After the death of around 112 infants in a Kota hospital in 35 days, substandard Chinese medical equipment, corruption and commission cycles have emerged as major reasons behind the tragedy besides the cold weather.
On Tuesday, Rajasthan Health Minister Raghu Sharma said that inferior Chinese-made equipment was being used in Kota’s JK Lon hospital.
“We have initiated an inquiry into the purchase of Chinese equipment,” he said on the sidelines of a meeting of senior health officials in Jaipur, adding that Additional Chief Secretary Health Rohit Kumar Singh shall investigate the matter to find out who was behind the purchase of such equipment.
Earlier, the committees formed by the state and central government confirmed hypothermia as the major reason for deaths in JK Lon in Kota, however, the stories of commission and corruption cycles going on in the hospital have been narrated by the hospital employees themselves.
Hospital officials confirmed that no private firms or technicians were called in to rectify the equipment lying dysfunctional for months as former Hospital Superintendent H.L. Meena and ex-paediatrician HOD Amritlal Meena could not be reached.
Eventually, ways and means to fix commission cycles could not be decided between the two due to which things were left the way they were in the hospital, staff said.
Hospital superintendent Suresh Dulara when asked if commission sharing was the reason why the equipment remained dysfunctional said, “Commission sharing can be a wrong word, but yes there were grave irregularities rampant across the top level due to which they were shunted.”
Meanwhile, there were reports of deaths in high numbers coming in from government hospitals in Jodhpur, Bikaner and Ajmer too when Kota’s JK Lon was being discussed nationwide for its irregularities and child deaths.
Jodhpur’s SN Medical College’s Department of Paediatrics reportedly recorded deaths of around 146 children in December 2019.
These deaths were reported in two government hospitals namely Umaid and MDM hospitals.
However, according to SN Medical College principal, S.S. Rathore, “Most of the children who died were those referred from other surrounding districts in a critical condition.”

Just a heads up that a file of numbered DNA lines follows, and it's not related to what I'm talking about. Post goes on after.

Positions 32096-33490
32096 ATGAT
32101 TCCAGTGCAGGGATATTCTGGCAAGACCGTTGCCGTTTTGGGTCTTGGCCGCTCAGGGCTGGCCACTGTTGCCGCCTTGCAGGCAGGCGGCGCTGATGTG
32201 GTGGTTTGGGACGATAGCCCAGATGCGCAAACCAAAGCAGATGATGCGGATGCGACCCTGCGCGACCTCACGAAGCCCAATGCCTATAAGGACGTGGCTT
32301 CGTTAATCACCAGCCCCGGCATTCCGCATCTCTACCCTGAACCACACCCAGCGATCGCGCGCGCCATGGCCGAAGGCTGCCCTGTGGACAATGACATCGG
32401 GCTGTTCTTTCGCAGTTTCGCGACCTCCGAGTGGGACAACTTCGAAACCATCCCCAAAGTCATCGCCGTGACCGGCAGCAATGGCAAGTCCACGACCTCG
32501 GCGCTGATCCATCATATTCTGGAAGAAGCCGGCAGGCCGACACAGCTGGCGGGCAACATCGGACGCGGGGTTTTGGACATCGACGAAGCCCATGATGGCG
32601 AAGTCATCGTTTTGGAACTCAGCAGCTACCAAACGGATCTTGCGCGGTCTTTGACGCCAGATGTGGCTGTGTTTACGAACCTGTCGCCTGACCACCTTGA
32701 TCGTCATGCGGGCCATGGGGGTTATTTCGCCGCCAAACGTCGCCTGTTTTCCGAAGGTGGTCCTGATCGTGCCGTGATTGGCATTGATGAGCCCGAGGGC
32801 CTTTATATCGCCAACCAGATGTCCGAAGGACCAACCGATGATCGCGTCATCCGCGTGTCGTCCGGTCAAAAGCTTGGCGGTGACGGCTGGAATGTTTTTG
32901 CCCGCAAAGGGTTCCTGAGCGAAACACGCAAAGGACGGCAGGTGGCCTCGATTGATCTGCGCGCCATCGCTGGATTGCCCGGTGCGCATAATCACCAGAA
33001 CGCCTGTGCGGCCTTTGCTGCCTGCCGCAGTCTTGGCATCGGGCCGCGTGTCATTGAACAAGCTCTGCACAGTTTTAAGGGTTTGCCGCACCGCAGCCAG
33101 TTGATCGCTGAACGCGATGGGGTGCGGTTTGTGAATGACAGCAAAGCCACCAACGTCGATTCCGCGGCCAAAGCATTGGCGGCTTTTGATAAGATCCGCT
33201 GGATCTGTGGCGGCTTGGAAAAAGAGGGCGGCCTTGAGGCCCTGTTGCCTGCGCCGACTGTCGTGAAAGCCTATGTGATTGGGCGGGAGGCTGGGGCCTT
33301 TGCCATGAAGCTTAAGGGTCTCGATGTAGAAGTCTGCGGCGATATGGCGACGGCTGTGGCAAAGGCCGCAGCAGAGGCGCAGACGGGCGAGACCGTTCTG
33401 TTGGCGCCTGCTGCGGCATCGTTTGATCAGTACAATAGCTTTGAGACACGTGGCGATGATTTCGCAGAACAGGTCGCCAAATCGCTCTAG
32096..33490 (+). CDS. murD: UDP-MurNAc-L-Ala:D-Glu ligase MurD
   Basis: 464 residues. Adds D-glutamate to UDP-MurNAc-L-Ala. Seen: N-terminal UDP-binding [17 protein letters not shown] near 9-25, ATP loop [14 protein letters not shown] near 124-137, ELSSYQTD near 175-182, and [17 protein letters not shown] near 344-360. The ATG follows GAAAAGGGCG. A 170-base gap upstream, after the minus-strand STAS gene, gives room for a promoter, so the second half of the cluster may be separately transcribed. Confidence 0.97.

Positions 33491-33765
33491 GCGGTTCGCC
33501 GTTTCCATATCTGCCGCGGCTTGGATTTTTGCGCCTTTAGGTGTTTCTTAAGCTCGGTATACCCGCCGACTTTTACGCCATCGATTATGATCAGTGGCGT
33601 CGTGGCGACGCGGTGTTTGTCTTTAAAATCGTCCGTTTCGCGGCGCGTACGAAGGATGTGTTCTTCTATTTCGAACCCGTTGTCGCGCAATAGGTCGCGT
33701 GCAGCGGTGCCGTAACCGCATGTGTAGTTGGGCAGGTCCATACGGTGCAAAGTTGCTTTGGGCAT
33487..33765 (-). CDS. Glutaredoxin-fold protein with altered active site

Similarly, in Bikaner’s PBM hospital, 162 infant deaths were reported in the month of December.
Dr H.S. Kumar, Principal of Sardar Patel Medical College, also said that the infant deaths recorded were mostly critical cases that were sent to the hospital from villages after the condition of the babies deteriorated.
In both the hospitals, there were same reports pouring in which confirmed that many doctors were busy in private practice and that they too were working on a commission-sharing basis with chemists and private diagnostic centres.
“This is not the plight of one government hospital, but the government hospital mechanism remains the same everywhere. The mushrooming of medicine shops and diagnostic centres outside any government hospital speaks many silent stories yet no strong initiative has ever been taken by the government officials to kill the booming nexus between government doctors and chemists and owners of these diagnostic centres,” said a retired doctor from SMS, which is the biggest government hospital of Rajasthan.
A chemist working outside SMS hospital said that his shop works on regular commission with government doctors. A total of 30 per cent commission is being shared by doctors.
“There are around 20 pharmaceutical companies operating in Jaipur whose drugs are being prescribed by doctors. Being small, their samples are never tested and eventually, they are not high in quality, but still are being endorsed by doctors and therefore are being sold.”
“Surprisingly, this system has become like a communicable disease which affected the entire medical system which seems unstoppable now. Then the lobbying by doctors is also quite strong, you take action against one and they all stand united,” he said with an anguished look. (IANS)